Every year I have to put in something different, this year it’s this, something that the label says is a “hot salsa pepper”. And that is literally all it says. I don’t know what variety or anything else about it. It is starting to produce pretty little yellow peppers, so that’s something. I picked one yesterday and tried it and it is most definitely not hot. Not by any standards. I’m not one of those people who loves peppers that make your face turn red and your eyes bug out and necessitate a trip to the ER because they’re so bad, but I do like a pepper that bites back at least a little. Jalapenos are about the limit of what I can handle for heat. But these, well, there’s just nothing there at all. Hopefully they’ll get better as they mature.

Speaking of jalapenos, I got another experiment going in pots on the front steps, a “mild” jalapenos. The two plants are doing quite well, both are in flower now and one is starting to develop fruits. The blurb on the tag was “all of the flavor without the heat”. I’ve tried variations of peppers like this before that claimed they still had flavor without heat, and they were disappointing. Usually when they breed out the heat, they also breed out the flavor, alas. But we’ll see what happens with these. They certainly are looking healthy.

And then, of course, there’s the water. Oh brother… The ground is still so saturated that you can audibly hear it squishing when you walk through the grass. And the whole area back by the raised vegetable beds still had standing water under the grass as you can see in that photo. If we didn’t have the raised beds nothing would be growing back there this year. I don’t think we’ve gone more than three days in a row without significant rainfall since April.

Let’s wrap this up with this one:

I end up with dozens of photos of that lily every year because I love the color, the shape of the flowers, and just about everything about that plant. It certainly didn’t disappoint this year.

Fall, Pears, Water, Cold (the sneezing kind) and Stuff

Alas, that photo up there was an all too common sight around here as we got bombarded with rain for a two or three week period. Things are finally starting to dry out, but a lot of rivers are still at flood stage, there’s still a lot of standing water, and that one storm spawned something like 17 tornadoes across the state. Damage estimates are still being made, but I wouldn’t be surprised in if they hit $200+ million between the flooding and the wind.

Here in Calumet County we got lucky. Things could have been a lot worse. Aside from soaked and flooded farm fields, damage here was fairly minor. Most of the more serious storms went to the north or south of us. Mostly south. The southern half of the state really got hammered.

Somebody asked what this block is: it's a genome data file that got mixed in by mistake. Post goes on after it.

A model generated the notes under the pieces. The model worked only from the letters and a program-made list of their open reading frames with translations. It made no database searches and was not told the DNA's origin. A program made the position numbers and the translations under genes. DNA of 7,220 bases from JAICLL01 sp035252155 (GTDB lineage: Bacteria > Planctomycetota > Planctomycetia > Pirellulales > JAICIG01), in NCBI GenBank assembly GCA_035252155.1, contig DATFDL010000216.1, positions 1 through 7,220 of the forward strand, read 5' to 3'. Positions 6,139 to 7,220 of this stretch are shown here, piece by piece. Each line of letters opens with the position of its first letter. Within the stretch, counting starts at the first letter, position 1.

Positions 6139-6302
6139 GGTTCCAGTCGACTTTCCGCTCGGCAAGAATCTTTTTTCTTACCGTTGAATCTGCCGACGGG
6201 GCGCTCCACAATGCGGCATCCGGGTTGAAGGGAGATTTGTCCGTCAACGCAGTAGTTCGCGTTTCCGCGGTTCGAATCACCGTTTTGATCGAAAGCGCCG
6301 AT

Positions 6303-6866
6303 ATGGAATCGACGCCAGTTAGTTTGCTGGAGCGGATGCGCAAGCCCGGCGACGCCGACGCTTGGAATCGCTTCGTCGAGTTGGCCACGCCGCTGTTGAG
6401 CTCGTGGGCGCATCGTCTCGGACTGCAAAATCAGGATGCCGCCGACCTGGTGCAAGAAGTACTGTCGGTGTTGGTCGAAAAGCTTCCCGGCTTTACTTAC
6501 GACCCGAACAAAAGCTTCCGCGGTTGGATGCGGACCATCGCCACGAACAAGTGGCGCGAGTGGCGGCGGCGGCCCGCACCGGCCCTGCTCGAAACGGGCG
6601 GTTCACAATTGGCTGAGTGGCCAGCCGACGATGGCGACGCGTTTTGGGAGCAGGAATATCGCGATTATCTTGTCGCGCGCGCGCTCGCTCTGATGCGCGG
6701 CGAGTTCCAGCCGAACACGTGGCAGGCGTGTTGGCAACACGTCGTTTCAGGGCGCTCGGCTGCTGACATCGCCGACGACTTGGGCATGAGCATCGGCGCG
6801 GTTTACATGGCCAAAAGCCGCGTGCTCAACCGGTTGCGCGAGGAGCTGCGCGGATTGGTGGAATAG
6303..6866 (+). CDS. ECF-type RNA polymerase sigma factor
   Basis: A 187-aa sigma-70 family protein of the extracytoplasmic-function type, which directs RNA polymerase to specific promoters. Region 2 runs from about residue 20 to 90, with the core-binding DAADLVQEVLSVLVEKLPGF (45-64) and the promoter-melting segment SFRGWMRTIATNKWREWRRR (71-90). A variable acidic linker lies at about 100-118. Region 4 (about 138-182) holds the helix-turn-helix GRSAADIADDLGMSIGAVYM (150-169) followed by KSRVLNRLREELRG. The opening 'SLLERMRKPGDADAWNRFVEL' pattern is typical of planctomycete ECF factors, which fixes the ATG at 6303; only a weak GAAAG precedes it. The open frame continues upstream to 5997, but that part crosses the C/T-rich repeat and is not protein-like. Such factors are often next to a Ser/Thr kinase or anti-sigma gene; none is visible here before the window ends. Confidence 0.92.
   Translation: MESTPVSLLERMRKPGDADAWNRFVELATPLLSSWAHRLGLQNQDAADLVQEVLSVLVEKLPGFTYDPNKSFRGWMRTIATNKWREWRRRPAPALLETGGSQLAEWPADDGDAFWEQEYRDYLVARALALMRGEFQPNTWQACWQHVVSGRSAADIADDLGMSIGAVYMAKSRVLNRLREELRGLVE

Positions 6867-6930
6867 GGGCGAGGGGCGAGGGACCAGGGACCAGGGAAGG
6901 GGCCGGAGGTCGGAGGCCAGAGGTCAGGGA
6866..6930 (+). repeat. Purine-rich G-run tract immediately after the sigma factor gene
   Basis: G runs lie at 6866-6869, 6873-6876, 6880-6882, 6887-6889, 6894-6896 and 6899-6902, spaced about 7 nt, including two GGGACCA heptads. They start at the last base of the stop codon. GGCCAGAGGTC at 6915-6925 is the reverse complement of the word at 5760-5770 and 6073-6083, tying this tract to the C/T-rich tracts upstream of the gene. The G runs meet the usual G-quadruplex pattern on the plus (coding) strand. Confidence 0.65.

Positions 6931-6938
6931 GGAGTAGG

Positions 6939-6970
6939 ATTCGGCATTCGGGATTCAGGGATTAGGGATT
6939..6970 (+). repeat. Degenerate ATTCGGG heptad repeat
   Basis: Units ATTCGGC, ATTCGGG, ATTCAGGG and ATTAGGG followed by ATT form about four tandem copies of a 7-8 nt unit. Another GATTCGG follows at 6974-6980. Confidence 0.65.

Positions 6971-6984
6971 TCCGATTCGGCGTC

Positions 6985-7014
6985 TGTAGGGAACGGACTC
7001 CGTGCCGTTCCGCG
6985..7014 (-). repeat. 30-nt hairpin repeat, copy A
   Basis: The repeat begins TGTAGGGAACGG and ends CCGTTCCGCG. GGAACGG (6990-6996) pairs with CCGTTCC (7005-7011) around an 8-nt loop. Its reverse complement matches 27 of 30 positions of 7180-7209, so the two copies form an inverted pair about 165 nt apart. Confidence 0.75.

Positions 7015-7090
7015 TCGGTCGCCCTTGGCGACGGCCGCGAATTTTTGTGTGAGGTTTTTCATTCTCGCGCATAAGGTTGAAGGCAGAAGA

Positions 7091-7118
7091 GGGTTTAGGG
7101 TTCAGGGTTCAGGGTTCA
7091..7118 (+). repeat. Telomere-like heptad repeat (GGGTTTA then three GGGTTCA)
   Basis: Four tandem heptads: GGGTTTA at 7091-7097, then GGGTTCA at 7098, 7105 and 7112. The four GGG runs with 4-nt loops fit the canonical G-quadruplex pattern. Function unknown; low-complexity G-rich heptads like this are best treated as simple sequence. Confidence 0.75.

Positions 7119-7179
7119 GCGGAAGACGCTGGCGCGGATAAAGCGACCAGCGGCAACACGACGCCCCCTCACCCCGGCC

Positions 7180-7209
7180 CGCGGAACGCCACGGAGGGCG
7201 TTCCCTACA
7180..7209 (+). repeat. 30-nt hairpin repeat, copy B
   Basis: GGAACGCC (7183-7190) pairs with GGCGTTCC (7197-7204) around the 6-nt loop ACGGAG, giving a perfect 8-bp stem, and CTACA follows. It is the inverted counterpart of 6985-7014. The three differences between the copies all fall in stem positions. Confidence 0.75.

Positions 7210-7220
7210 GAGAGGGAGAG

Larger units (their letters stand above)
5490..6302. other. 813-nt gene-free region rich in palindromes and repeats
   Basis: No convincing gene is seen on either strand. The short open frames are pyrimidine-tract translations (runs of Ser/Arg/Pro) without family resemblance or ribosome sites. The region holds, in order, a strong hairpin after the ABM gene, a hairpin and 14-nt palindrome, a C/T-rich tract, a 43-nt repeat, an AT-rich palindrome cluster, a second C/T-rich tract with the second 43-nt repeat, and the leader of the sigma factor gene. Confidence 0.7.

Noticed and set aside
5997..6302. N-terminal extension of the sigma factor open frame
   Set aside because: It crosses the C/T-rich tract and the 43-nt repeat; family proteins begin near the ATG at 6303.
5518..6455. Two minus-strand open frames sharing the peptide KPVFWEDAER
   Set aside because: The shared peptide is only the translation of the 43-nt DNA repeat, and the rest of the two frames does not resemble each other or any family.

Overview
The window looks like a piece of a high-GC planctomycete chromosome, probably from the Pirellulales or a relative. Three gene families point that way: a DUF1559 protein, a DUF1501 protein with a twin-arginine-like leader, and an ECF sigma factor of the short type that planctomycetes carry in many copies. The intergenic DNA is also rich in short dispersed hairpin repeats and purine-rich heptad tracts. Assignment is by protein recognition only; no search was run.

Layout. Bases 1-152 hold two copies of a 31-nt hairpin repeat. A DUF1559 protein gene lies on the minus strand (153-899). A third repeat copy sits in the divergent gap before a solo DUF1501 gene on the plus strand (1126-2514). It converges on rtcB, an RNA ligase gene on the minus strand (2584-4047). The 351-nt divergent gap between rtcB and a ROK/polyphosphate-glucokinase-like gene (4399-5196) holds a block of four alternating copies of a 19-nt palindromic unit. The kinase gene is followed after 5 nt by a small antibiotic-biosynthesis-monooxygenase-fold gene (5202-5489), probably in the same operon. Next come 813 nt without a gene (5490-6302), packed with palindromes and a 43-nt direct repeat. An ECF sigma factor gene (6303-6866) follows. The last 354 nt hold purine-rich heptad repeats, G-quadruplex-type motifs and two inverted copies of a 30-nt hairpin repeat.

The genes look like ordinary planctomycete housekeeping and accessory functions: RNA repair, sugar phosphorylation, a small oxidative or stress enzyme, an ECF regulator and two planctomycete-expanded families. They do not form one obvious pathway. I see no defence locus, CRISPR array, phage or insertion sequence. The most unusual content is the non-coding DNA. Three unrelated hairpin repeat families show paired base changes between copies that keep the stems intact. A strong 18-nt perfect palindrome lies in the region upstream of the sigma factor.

Screen Shot 2018-09-09 at 5.37.28 AMWe weren’t entirely unscathed, though. Our poor pear tree suffered major damage one night when two of the main branches came down. I’m going to wait until the pears are picked before I go up there to see how bad it really is. We’re hoping that the tree can recover from this, but I don’t know. It’s hard to tell right now how badly it was damaged because the foliage is so thick.

Screen Shot 2018-09-09 at 5.38.03 AM.png
Nice weather at last!

Still, the weather had gotten much better, with sunny conditions and temperatures more typical of early September in Wisconsin. Daytime highs have been in the low 70s and night time temps have been in the 48 – 55 degree range. It’s been really quite pleasant after the extraordinarily hot and muggy weather we had all through August.

Screen Shot 2018-09-09 at 5.38.25 AM.pngThe bees have certainly been enjoying themselves. We’re seeing them all over the place. Just about every flower at the house is covered in bees, mostly bumble bees and native bees, which is really nice to see.

Just as conditions change so I can finally get off the allergy meds, of course I come down with a nasty cold. At first I thought the symptoms were from going off the allergy meds. I’ll often get a rebound effect when I stop taking it. But no, definitely a cold. Coughing, sneezing, wheezing, sore throat from the coughing and congestion will be the norm for the next few days, it seems. I can’t take decongestants because I have high blood pressure, and the so-called cough remedies, well, they’re virtually useless anyway. So all I can do is wait.

I’ve taken to sleeping in the recliner to keep from bothering MrsGF otherwise I keep her up at night too. And in any case, when I lay down all the garbage from my head seems to drain down into my throat and makes the coughing all the worse. Still, it seems to be getting better. Only woke up once during the night last night and managed to sleep six hours. Would have been seven if the dopey siamese hadn’t started demanding breakfast at 5 AM.

The good news is the tomato plants are finally giving up the ghost and we can put the canning equipment away. MrsGF finished off the last of the tomatoes yesterday, putting up about 22 pints of chili sauce.